character of the spellings put forth for the "name" of the manifesto's author?
I've seen in print Unibomber, Unabomber, and, as the three-inch Newsweek
headline proclaimed, Unabomer (planter of unaboms).  I can't help but think of
the various spellings Sir Walter Ralegh used in his signature.

Margaret Brockland-Nease
Department of Humanities
Brunswick College

(4)----------------------------------------------------------------------------
From:           W. L. Godshalk <
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Date:           Tuesday, 16 Apr 1996 16:49:44 -0400 (EDT)
Subject:        [Funeral Elegy]

Again for those who don't read the TLS, I'd like to report that Brian Vickers
(April 12, 1996) gives a rather long and detailed response to the criticisms of
Abrams and Foster (17). Much of what he details has been shifted through before
by other scholars, but Vickers, of course, offers his own interpretations.  He
feels that the differences between Shakespeare's undoubted work and FE are "so
gross as to defeat computerized statistics . . . . it only needs a normal
reader with some powers of judgment to tell the difference" (17).  He ends by
claiming that Abrams has played Svengali to Foster!

Yours,  Bill Godshalk

(5)----------------------------------------------------------------------------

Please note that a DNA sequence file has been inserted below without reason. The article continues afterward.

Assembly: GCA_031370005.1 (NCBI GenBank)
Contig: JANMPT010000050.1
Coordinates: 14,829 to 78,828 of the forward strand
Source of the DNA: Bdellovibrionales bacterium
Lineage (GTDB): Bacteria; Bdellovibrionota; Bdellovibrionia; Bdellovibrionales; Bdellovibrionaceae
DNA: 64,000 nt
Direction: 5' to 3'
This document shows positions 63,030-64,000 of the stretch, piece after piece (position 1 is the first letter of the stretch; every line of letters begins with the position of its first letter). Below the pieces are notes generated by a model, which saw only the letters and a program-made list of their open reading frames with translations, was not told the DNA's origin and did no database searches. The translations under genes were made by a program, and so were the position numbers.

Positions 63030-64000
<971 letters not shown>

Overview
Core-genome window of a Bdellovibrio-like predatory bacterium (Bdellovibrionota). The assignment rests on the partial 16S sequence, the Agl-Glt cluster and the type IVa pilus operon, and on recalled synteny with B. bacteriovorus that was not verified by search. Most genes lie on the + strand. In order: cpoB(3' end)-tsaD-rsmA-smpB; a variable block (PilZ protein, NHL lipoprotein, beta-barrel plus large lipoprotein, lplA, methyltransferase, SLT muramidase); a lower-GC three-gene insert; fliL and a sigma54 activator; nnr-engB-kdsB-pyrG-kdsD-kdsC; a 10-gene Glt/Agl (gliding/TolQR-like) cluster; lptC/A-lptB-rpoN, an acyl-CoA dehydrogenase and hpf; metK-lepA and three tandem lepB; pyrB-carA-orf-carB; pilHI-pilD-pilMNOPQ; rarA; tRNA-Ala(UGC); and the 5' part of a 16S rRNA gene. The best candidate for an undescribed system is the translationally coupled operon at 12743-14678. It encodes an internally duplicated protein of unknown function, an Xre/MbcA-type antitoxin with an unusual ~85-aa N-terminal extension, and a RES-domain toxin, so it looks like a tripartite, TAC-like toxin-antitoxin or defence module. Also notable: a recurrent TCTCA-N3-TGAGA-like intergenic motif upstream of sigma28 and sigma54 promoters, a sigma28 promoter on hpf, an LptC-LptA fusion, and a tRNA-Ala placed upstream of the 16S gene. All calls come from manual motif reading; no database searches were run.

From:           Kay Pilzer <
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Date:           Tuesday, 16 Apr 1996 17:29:35 -0500 (CDT)
Subject:        Fun Elegy, Reprised

Having just returned (OK, so I'm gloating a little!) from the ISA/SAA in LA,
where I was privileged to hear Don Foster take on His Honor Stanley Wells (and
others) in an eloquent and scholarly presentation, I open my SHAKSPER messages
to confront -- a little wearily (Hughes onto the lemmings, presumably in
invisible fur, to conflate her earlier metaphors), and others ("Give us new
evidence!") -- the ongoing deathless pseudo-debate in this list over
attribution of the deathless Funeral Elegy.

Foster DOES have a new article forthcoming (perhaps he'll tell us where;  I
didn't get that part) with a summary of the evidence he's uncovered since
publication of his book.  So watch for it.

But in the meantime, I think it's time we did our own homework, or accept that
(Occam-ish?  Holmesian?) conclusion:  when everything plausible has been
omitted (i.e.:  this is a Bad Poem, so Our Hero couldn't have written it), then
one must admit the implausible (i.e.:  that Our Hero wrote this Really Bad
Poem!)

And, less authoritatively than Foster, but no less urgently, I suggest that a
scholar with strong opinions either keep them to her/himself, or spend the time
and study necessary to find something to add more useful than strong opinion to
this debate.

In fact, I find myself moving to the side of the line now occupied by Foster
and even His Honor David Bevington (who includes the Elegy in his forthcoming
updated *Works* edition):  it's time we accept Shakespeare's authorship of this
Bad Poem and move to considering the, at least, biographical implications of
this discovery.

-- for which we owe Foster a debt of gratitude, even if for a gift that NONE of
us, including Foster himself, ever wanted.

Yours for responsible, polite, (and safe) scholarship,

        Kay Campbell Pilzer
        Vanderbilt University